By Paul Rincon
A Nasa facility in Alabama that developed the giant rocket for the Apollo programme in the 1960s will play a key role in sending astronauts down to the Moon’s surface in 2024.
The Marshall Space Flight Center in Huntsville will lead the development of a vehicle that will land astronauts on the body for the first time since 1972.
The decision was announced by Nasa’s administrator Jim Bridenstine.
But it’s a disappointment for Texas, which was in the running.
The White House wants to send a man and a woman to the South Pole of the Moon in five years, under a programme called Artemis.
Huntsville in northern Alabama is known as “Rocket City”, because of its long association with the space programme. It was here that the huge Saturn V launcher, which lofted humans into orbit during the Apollo programme in the 1960s and 70s, was designed, built and tested.
Mr Bridenstine made the announcement at the Marshall facility in front of a test version of the 45m- (149ft-) tall hydrogen tank for the Space Launch System rocket, which will launch the astronauts on their journey from Earth in 2024.
“This was not a decision that was made lightly. A lot of hard work has been done here in Huntsville over well over 10 years now regarding landing systems,” Mr Bridenstine said on Friday.
But not everyone will be happy about the decision. Before the formal announcement, Texas legislators including Senator Ted Cruz had written an open letter to Mr Bridenstine pushing for Nasa’s Johnson Space Center, based in Houston, Texas, to lead the lander development.
Responding to a report that Marshall would be announced as the lead, the lawmakers said: “While the Marshall Space Flight Center specialises in rocketry and spacecraft propulsion, and is undoubtedly the leader in these areas, it is the Johnson Space Center, which has been, and continues to be, ground zero for human space exploration.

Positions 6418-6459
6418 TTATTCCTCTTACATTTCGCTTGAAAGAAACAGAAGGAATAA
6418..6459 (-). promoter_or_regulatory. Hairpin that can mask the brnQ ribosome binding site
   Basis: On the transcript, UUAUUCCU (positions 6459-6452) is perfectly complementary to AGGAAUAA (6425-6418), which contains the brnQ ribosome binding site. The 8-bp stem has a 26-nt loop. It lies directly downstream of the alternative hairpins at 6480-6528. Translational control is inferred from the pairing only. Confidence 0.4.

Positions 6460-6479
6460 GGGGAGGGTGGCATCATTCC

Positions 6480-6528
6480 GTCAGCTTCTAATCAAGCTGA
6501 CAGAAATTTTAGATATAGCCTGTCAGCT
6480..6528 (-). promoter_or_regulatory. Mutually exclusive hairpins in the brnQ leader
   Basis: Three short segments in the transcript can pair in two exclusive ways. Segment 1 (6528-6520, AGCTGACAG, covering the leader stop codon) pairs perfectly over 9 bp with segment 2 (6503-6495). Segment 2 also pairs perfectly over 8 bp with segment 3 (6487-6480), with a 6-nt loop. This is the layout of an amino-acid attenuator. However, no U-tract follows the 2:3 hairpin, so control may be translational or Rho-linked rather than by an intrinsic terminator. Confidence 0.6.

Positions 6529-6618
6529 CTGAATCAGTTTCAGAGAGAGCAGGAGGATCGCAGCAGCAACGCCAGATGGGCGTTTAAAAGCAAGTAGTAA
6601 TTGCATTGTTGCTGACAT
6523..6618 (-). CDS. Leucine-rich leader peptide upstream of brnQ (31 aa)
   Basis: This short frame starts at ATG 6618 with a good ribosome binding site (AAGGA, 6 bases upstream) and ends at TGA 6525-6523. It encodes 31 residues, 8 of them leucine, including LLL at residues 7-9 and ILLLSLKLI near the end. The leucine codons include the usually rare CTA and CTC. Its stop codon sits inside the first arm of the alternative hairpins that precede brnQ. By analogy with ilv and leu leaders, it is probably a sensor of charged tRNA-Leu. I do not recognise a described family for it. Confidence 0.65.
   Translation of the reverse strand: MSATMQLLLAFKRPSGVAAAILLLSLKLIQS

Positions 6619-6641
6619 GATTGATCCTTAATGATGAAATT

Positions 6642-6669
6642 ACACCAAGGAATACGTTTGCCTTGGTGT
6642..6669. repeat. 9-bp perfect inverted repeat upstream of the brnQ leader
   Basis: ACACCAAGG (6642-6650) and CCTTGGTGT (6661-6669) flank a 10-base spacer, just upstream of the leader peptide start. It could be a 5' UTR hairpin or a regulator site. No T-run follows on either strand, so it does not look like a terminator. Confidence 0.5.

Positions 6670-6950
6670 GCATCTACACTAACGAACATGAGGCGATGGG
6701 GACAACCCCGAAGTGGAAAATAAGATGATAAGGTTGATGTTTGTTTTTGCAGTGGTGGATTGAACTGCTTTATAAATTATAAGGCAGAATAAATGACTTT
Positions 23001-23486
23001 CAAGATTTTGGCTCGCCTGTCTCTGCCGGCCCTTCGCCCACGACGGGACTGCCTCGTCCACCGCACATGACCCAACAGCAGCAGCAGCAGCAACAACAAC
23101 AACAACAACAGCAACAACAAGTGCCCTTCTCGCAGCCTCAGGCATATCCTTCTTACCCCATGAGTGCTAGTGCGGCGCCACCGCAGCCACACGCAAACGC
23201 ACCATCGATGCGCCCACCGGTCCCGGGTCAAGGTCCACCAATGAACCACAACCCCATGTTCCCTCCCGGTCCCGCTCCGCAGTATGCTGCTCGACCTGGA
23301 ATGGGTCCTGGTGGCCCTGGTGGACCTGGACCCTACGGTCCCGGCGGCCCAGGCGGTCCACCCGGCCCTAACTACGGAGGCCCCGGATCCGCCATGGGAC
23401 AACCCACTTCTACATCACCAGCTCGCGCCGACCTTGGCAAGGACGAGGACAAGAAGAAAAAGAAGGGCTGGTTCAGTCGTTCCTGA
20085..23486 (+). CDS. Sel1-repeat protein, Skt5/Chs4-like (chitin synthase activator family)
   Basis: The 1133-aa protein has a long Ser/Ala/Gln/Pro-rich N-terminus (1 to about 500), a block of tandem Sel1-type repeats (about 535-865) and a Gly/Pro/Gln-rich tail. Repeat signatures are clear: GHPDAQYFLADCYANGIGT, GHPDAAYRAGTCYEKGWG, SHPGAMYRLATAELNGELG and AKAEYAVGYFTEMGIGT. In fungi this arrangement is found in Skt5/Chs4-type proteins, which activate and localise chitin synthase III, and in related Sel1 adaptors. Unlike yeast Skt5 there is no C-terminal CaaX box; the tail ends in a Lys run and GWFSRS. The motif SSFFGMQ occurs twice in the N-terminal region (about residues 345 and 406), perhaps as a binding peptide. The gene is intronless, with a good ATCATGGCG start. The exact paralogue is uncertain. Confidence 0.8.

“We are deeply concerned that Nasa is not only disregarding this history but that splitting up the work on the lander between two different geographic locations is an unnecessary and a counterproductive departure from the unquestionable success of the previous lunar lander programme.”
Johnson Space Center was in charge of lunar lander development during the Apollo programme.
Responding to the objections, Mr Bridenstine pointed out that of 363 jobs associated with the lander, 140 would be based at Huntsville, while 87 would be at Johnson Space Center.
“Johnson Space Center, when it comes to human-machine interface, all the great capabilities that they have throughout time, with the astronaut corps being headquartered there, there’s going to be lots of opportunity for them,” Mr Bridenstine added.
He also said Nasa Johnson would be leading work on the Gateway, a small space station in lunar orbit where astronauts will dock before going down to the lunar surface.
Last month, Nasa called on industry to submit ideas for an initial version of the lander that could take two astronauts down to the Moon in 2024.
Eventually, it wants to build a lander split into three stages that can ferry four people down from Gateway to the lunar surface.